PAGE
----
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Effect of residual air bubbles on diesel spray structure at the start of injection


Ghiji, M and Goldsworthy, L and Garaniya, V and Brandner, PA and Hield, P and Novozhilov, V and Moinuddin, K and Joseph, P, Effect of residual air bubbles on diesel spray structure at the start of injection, Fuel, 241 pp. 25-32. ISSN 0016-2361 (2019) [Refereed Article]

Copyright Statement

Copyright 2018 Crown Copyright

DOI: doi:10.1016/j.fuel.2018.12.013


Experimental and numerical analyses of the effect of residual air bubbles in a single-hole high-pressure diesel injector nozzle are presented. Detailed information on spray structures and dynamics near nozzle exit at the Start of Injection (SOI) is described. Experimental measurements are performed using a laser-based backlit imaging technique through a long distance microscope by injecting diesel fuel into a constant volume high-pressure spray chamber. Numerical investigation of, in and near-nozzle fluid dynamics is conducted in an Eulerian framework using a Volume of Fluid (VOF) interface capturing technique integrated with Large Eddy Simulation (LES) turbulence modelling. The present flow setup includes residual air bubbles remaining from a previous injection event, in-nozzle turbulence with no-slip wall conditions. Experimental images show a toroidal starting vortex near the nozzle exit suggesting a partially filled nozzle; transparency in the emerging jet demonstrates the presence of air trapped inside the nozzle liquid from the previous injection event. The numerical model provides insight into the influence of residual air bubbles on the spray morphology and dynamics of the emerging jet at the SOI. A mathematical code is developed to replicate the backlit imaging approach with the numerical results. The virtual images demonstrate a transparent liquid jet emerging into the pressurized chamber gas showing improved agreement with experimental images. The inclusion of air bubbles in the nozzle liquid prior to injection in the numerical model also yields improved agreement in the penetration velocity profile of the jet. These results explain how inclusion of residual air bubbles inside the nozzle liquid affects the physics of the penetrating jet at the SOI. The air bubbles inclusion also provides an explanation for the transparency of the emerging jet, rough interfacial surfaces, and enhanced necking behind the jet tip captured at the SOI.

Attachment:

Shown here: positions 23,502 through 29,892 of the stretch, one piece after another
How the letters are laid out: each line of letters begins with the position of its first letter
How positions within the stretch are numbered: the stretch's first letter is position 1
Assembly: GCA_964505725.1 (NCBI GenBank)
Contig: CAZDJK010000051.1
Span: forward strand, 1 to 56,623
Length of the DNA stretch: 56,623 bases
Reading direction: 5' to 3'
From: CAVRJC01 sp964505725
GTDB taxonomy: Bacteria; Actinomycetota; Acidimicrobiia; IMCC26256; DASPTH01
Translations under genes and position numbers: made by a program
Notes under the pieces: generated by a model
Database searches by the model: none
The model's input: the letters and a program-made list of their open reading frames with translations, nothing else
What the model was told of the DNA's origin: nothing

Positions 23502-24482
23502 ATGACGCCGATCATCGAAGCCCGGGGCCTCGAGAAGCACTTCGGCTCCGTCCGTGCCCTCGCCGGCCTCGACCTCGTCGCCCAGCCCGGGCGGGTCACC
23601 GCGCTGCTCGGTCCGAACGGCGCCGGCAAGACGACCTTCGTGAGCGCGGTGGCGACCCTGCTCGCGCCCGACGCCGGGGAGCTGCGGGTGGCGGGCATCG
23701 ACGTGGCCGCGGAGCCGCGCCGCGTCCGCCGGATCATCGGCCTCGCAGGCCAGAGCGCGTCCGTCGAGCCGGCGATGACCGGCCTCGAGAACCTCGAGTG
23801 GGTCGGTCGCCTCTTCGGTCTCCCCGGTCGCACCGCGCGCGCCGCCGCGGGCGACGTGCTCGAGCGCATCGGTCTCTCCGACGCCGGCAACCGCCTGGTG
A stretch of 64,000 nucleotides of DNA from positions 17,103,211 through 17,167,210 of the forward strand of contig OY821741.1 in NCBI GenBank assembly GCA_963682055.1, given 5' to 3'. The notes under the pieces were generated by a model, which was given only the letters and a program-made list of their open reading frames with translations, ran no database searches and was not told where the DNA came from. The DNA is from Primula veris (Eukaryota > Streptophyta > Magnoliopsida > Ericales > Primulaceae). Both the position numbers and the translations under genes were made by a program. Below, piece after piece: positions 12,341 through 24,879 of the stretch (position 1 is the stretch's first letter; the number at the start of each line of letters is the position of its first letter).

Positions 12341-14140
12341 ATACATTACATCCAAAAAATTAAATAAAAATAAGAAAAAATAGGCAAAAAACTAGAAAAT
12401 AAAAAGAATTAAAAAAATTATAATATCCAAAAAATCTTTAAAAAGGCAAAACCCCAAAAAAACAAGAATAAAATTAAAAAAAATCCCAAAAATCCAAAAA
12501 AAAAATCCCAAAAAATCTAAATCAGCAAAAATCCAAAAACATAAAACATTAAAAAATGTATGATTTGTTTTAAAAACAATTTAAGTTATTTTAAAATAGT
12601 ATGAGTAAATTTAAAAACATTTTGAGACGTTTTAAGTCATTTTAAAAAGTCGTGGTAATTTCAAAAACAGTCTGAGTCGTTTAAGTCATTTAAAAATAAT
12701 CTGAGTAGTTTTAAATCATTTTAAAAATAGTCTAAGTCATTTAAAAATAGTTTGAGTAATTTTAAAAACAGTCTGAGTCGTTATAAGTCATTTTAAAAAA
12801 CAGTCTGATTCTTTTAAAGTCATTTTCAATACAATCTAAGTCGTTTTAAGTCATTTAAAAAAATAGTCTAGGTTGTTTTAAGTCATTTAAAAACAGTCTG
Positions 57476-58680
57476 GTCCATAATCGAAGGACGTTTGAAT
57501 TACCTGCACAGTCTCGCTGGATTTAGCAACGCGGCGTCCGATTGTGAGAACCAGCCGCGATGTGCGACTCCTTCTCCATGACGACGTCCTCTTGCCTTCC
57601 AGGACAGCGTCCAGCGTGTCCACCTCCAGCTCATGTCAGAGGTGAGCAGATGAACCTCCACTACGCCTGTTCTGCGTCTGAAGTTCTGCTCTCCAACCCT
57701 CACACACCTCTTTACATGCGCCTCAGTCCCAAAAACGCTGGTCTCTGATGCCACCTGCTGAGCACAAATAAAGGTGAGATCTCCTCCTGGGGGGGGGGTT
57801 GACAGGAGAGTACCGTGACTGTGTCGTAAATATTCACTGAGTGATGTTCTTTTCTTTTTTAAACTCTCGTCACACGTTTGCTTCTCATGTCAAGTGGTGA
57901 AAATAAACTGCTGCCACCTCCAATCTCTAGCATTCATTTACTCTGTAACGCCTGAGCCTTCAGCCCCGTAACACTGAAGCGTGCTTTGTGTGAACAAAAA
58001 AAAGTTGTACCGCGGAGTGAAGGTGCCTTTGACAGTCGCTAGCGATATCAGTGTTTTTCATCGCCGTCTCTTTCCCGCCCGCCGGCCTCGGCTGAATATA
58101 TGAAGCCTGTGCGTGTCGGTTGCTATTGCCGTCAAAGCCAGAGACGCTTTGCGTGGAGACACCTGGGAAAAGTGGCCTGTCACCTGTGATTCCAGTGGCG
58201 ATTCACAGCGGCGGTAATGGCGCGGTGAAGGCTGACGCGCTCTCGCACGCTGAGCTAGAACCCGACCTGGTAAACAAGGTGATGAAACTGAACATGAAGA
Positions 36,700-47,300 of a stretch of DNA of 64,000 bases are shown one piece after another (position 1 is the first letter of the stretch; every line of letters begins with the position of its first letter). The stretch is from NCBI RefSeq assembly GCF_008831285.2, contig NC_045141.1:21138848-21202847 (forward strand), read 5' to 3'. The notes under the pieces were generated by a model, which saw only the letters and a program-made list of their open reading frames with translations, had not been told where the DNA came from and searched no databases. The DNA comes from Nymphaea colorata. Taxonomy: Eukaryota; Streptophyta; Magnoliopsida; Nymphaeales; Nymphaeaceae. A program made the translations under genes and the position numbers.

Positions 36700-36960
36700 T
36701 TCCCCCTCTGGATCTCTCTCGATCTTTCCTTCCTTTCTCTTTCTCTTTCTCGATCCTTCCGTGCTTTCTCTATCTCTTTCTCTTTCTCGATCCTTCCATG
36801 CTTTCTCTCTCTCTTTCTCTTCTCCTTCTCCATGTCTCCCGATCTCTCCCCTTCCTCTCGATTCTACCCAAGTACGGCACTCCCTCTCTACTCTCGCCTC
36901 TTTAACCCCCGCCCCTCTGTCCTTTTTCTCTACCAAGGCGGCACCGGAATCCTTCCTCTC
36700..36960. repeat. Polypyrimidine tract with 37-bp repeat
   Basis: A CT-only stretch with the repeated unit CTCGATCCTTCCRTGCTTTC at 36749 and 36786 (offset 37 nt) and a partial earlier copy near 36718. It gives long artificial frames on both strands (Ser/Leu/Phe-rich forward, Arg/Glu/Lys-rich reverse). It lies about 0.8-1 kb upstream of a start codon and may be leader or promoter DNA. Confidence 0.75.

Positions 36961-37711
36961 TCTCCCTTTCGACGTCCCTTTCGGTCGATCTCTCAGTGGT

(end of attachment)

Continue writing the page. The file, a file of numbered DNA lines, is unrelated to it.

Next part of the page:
Item Details

Item Type:Refereed Article
Keywords:residual air bubbles, air ingestion, primary atomization, diesel spray structure, in-nozzle flow
Research Division:Engineering
Research Group:Mechanical engineering
Research Field:Numerical modelling and mechanical characterisation
Objective Division:Environmental Policy, Climate Change and Natural Hazards
Objective Group:Mitigation of climate change
Objective Field:Management of greenhouse gas emissions from transport activities
UTAS Author:Goldsworthy, L (Dr Laurie Goldsworthy)
UTAS Author:Garaniya, V (Associate Professor Vikram Garaniya)
UTAS Author:Brandner, PA (Professor Paul Brandner)
ID Code:129632
Year Published:2019 (online first 2018)
Web of Science® Times Cited:4
Deposited By:NC Maritime Engineering and Hydrodynamics
Deposited On:2018-12-11
Last Modified:2020-08-06

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